David Beaty hopes prep recruits utilize new 3-day December signing period

Kansas head football coach David Beaty listens to a reporter's question during the Big 12 NCAA college football media day in Frisco, Texas, Monday, July 17, 2017. (AP Photo/LM Otero)

Kansas head football coach David Beaty listens to a reporter's question during the Big 12 NCAA college football media day in Frisco, Texas, Monday, July 17, 2017. (AP Photo/LM Otero)

Frisco, Texas — National Signing Day could look significantly different this year for the college football coaches eagerly waiting to see their recruits’ names on official NCAA documentation. Whether that’s a positive or negative, Kansas football coach David Beaty said, remains to be determined.

It used to be prep football talents couldn’t sign with their college programs of choice until February. But the NCAA is introducing this year an earlier option, in late December, lasting just 72 hours.

Asked at Big 12 Media Days about how the new early signing period for high school prospects could change the way Beaty and his staff approach the uber-competitive world of recruiting, the third-year Kansas coach had to take a wait-and-see stance.

“I don’t know that we’ll know the answer to that for a couple years,” Beaty admitted Monday at Ford Center, while speaking with a group of reporters. “I’d like to say that the research we’ve done is going to be accurate, but the truth is when you get major rule changes like that it usually takes a few years for all the things to shake out.”

High school football seniors this winter will have the option of signing with a university between Dec. 20-22 — also the first three days of the mid-year signing period for junior college players. If they don’t make their commitments official then, the prospects still can do so on Feb. 7, 2018.

“One of the most interesting things for me,” Beaty said, “is when kids are committed and that first period comes around how many of them actually sign and how many don’t, because if they don’t sign then, they’re not committed.”

KU’s 2018 recruiting class has the potential to be the most significant in program history, thanks to the non-binding verbal commitments Beaty and his staff already have received from five-star New Orleans receiver Devonta Jason and his Landry-Walker High teammate, four-star cornerback Corione Harris.

Jason has stated in previous interviews he is on pace to graduate high school early and enroll at the university of his choice for the 2018 spring semester to get a head start on his college football preparation. So Beaty and associate head coach Tony Hull, who recruited the first five-star commit in program history, might have known Jason’s status by December even if the new signing period had not been implemented. But the recruiting rule change still holds importance for the rest of KU’s targets. Beaty indicated he would like to get as much of the 2018 signing class officially on board as soon as possible.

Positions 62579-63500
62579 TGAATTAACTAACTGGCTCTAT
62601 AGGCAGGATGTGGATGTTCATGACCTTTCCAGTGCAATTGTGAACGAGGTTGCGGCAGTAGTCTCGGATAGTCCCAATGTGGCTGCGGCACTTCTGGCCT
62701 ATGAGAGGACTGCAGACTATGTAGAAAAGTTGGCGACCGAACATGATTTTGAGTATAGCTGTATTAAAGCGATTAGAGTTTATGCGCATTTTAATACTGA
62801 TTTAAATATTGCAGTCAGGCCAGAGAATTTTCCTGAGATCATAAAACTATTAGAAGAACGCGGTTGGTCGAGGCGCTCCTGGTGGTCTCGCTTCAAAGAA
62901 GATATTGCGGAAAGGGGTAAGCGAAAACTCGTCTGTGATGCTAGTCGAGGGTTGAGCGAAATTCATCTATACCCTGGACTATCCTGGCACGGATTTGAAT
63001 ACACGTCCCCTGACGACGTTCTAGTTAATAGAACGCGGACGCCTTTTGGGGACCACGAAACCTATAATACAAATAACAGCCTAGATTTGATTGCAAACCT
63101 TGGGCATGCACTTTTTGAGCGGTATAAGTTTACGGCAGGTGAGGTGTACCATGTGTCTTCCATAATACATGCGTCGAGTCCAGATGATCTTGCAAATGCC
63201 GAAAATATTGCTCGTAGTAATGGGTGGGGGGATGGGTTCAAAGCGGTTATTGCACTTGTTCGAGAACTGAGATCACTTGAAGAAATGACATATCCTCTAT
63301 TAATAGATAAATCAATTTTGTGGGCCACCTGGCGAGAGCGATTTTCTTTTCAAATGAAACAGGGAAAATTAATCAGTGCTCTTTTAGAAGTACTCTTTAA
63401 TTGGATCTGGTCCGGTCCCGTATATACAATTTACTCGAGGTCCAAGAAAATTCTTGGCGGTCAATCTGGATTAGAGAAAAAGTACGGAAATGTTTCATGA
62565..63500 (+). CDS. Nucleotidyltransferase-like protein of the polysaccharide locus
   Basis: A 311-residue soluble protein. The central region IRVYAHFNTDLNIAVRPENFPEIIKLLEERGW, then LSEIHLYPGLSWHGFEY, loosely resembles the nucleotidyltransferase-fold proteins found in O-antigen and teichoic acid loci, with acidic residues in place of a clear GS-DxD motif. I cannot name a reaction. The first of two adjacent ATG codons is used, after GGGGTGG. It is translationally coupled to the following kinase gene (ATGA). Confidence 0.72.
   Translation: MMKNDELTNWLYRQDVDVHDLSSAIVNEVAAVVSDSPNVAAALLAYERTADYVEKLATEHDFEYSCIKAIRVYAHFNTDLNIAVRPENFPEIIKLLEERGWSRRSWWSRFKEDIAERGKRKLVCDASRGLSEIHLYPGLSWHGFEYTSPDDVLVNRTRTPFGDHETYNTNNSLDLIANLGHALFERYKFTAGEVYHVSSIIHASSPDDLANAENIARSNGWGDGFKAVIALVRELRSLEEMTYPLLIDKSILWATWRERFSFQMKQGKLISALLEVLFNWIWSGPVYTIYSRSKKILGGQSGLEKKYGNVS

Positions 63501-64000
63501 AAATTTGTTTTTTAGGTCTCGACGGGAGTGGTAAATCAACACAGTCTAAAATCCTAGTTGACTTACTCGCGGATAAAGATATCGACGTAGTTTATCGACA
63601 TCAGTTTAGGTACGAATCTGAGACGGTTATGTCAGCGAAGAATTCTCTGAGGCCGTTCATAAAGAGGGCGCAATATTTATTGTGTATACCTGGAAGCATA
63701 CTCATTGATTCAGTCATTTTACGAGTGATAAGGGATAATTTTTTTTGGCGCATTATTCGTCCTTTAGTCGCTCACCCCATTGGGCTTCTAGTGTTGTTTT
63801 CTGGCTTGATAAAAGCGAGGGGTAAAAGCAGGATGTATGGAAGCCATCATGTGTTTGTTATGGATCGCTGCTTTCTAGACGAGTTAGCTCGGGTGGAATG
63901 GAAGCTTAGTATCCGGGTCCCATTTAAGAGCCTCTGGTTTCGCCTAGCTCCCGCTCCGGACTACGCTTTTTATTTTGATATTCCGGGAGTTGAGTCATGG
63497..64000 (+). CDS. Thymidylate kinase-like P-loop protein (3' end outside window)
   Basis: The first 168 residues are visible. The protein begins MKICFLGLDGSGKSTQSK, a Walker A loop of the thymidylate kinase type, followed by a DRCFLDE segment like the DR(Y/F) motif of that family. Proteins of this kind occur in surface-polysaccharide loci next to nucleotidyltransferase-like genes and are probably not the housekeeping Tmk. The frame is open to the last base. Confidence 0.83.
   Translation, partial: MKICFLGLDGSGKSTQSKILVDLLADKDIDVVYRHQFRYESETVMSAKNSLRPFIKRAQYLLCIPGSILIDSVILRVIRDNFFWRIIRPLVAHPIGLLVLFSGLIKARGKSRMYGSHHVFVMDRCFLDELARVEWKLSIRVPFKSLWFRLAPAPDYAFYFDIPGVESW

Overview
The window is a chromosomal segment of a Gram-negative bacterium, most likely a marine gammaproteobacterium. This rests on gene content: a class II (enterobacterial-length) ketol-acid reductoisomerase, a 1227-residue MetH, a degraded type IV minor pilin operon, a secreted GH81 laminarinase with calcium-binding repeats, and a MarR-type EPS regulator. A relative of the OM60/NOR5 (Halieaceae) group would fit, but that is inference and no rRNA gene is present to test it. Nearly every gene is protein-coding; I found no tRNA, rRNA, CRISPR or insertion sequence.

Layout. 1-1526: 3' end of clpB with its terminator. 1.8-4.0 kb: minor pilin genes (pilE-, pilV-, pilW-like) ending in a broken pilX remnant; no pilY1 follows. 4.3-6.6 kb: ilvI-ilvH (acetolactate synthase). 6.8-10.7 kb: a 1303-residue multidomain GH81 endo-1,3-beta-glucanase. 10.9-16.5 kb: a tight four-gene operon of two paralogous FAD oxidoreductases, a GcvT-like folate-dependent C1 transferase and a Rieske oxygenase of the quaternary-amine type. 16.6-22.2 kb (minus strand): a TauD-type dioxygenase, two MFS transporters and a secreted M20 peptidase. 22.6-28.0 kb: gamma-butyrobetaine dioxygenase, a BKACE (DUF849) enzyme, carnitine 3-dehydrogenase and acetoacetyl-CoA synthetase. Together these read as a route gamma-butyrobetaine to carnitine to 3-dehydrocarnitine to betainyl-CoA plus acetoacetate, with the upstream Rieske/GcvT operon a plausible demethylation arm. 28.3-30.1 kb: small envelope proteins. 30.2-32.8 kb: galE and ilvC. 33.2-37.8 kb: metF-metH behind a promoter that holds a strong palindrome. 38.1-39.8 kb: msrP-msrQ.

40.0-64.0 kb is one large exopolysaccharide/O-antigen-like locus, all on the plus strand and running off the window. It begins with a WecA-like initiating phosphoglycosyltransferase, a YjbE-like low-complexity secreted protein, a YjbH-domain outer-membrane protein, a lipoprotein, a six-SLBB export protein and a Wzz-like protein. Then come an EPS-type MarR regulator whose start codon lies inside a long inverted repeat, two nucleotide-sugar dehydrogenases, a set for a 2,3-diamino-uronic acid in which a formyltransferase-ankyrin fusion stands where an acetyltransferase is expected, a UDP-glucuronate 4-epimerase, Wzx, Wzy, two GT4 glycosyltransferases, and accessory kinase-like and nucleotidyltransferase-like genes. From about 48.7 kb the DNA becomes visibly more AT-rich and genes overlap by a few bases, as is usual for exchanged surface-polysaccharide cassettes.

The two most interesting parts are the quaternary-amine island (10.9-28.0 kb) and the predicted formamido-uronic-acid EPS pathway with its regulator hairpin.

“Now, they still may sign on that second one,” the coach added, referencing the later February date. “But if there’s a paper available and they don’t sign it, that’ll be very interesting for me to see how many kids actually open their recruiting back up at that point, which I think that there will be some.”

As of Tuesday, Rivals ranked KU’s 2018 class 28th in the nation, thanks to the presence of Jason and Harris. The Jayhawks’ list of commitments currently stands at 13 players, nine of whom have been assessed a three-star ranking.

An oral commitment from a recruit never has provided college coaches with much certainty. Beaty said those in his profession will keep refining their sales pitches and doing all they can to get players signed. Three days in December now provide them with a new wrinkle in those endeavors.

“But for the most part if you do the studies and you look at basically signing trends, the majority of the kids still sign with the guys that they’re committed to and they don’t switch very often,” Beaty added. “I think (switching is) becoming a little more prevalent, but I think that’s where it comes down to coaches and their talent, in terms of how well they continue to recruit. Because make no mistake it’s not done with them there (when players commit).”

Comments

John Brazelton

If you don't like recruiting, don't become a college coach. Whether you're recruiting 4 and 5-star athletes at Alabama or 2 and 3-star athletes at Kansas, recruiting is a high-pressure and never ending process. Coaches burn out quick, especially if they're not winning.

3 months ago

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Dave Roberts

While that may be true with some coaches, John, it isn't the case with David Beaty. He very obviously breeds enthusiasm with his personality, and at the age of 46 that isn't exactly a flash in the pan for him. This guy lives and breathes people - he's the perfect recruiter.

3 months ago

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Randy Bombardier

He is authentic and has some good authentic people with him. He will do well in recruiting.

2 months, 3 weeks ago

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